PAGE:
There is once again no time-limit on how long residents can stay in a flat, and each comes with dedicated kitchen and bathrooms and lounge areas to replicate a normal flat.
The 18 flats and 13 cluster rooms available at the Reconnect Centre are consistently filled, with waiting lists drawn up of people wanting to get help.
To help this situation, whenever somebody has fallen on hard times and approached the YMCA, whether they are able to enter accommodation or not, they will receive support and guidance to try and get their life back on track.
One of the YMCA methods of help is through mediation. The centre has a dedicated mediation office and officer who talk through their concerns with people and attempt to make amends where possible, to avoid them ending up on the streets.
Paula Senior said: "Some people might come in having difficulty with housing, or there's conflict in the family, in fact we had one lady who had some counselling and then after a period of six months she sent us a donation.
"She said that without the support, she wouldn't have been able to get where she is today. So we're always conscious that we ask people for their time and food, and the sleep-out and other fund-raisers but what we get goes to others."
Peter O'Reilly, the mediating officer at the YMCA in Burton said when some schools see issues which children have in their home life, they regularly turn straight to authorities or social services, while he believes mediation might be a more effective fix.
He regularly goes into schools to be able to talk to children about problems, to try and treat them before they escalate.
Mr O'Reilly said: "We attempt to avoid homelessness happening. If a young person comes along saying they need a flat or somewhere to stay, we try and give them mediation first.
"Then we see if we can get them back home, if it's appropriate. As they get older, 18 or 19-year-olds, they're starting to get to an age where they can think that maybe they're better away from home.
"At the same time, social services, police and other support teams say to us, 'why wait until it gets to a crisis point? Where a young person gets kicked out or leaves home? Why not support families much earlier on and nip things in the bud?' Mediators love this, we love getting in there before it all escalates."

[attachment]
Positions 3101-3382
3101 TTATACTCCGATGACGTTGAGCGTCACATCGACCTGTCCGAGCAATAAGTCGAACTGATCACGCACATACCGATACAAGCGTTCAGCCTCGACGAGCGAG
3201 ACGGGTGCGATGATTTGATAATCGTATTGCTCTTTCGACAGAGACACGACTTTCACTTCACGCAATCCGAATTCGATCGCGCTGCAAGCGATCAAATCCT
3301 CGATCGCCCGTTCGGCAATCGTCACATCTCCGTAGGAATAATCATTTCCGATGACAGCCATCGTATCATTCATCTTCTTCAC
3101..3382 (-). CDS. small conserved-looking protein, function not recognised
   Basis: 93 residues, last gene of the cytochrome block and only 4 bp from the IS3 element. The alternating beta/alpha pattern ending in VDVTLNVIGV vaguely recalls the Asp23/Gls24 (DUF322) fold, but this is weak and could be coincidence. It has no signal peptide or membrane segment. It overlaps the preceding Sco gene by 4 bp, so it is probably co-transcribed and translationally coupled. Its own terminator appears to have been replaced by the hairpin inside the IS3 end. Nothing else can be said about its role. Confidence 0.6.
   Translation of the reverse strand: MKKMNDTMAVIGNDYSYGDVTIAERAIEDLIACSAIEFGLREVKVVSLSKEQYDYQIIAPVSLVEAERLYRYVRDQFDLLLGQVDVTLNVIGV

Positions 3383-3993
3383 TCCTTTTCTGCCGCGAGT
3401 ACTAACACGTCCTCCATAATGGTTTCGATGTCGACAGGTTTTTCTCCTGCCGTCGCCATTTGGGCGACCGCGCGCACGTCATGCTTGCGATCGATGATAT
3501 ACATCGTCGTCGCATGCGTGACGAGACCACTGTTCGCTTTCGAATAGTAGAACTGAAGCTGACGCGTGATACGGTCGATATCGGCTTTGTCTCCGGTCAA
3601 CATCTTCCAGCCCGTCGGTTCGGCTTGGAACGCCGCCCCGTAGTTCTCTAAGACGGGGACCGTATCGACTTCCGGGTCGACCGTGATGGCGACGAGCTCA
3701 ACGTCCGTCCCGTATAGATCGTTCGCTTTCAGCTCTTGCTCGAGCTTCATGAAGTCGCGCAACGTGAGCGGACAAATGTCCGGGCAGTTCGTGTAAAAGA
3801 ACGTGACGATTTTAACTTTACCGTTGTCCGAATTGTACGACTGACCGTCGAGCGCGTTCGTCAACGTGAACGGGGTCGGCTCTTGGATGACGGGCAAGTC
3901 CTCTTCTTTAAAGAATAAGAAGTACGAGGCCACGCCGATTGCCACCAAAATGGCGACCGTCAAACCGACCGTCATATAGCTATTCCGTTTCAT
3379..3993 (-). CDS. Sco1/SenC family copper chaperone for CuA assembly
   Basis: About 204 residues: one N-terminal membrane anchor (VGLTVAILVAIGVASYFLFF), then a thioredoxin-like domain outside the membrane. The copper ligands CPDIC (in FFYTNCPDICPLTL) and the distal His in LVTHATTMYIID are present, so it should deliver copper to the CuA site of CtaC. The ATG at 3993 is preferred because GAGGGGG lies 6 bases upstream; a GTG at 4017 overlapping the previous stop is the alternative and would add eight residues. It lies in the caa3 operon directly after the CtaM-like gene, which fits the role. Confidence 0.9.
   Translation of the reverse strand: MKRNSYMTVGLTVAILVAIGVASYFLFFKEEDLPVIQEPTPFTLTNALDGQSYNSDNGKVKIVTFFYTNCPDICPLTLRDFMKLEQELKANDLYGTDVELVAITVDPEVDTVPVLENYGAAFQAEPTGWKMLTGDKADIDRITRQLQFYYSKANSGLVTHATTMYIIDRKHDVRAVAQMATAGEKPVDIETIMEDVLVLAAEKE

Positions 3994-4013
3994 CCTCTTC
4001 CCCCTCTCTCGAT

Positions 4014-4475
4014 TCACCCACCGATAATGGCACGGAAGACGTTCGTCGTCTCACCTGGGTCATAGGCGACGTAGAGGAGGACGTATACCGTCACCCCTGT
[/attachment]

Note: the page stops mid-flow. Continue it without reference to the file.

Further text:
Away from the long-term cluster room and flats that are on offer at the Reconnect Centre, there is plenty of short-term advantages for those having difficulties to visit.
An on-site shower room is available for rough sleepers to be able to clean, as well as a storage of basic, but crucial items like sleeping bags, spare clothing and hygiene products.
There is also a row of three computers, set up specifically to allow people to apply for jobs, write and work on CVs or for educational purposes.
Burton Mail sign up for the YMCA Sleep-out
A Burton Mail reporter will be taking part in the YMCA sleep-out in November, aiming to raise awareness and funds for the homeless.
The event, which takes place on Friday, November 10, in Tamworth, and Saturday, November 11 in Burton, will give people the opportunity to find out for themselves what it feels like to be homeless and sleeping rough.
Those "sleeping rough" in Tamworth will walk the 14 miles to Burton, then camp out in either the tunnels of the Pirelli Stadium, home of Burton Albion Football Club, or in the graveyard at St Modwen's Church, in Burton's Market Place.
Last year saw a record-breaking 155 people take part, with volunteers ranging from as young as six right up to 75, raising £33,602 for the Burton branch of the YMCA which helps homeless people in the area.
Anybody interested in donating to the Burton Mail's contribution to the sleep-out event can visit the online dedicated fund-raising page here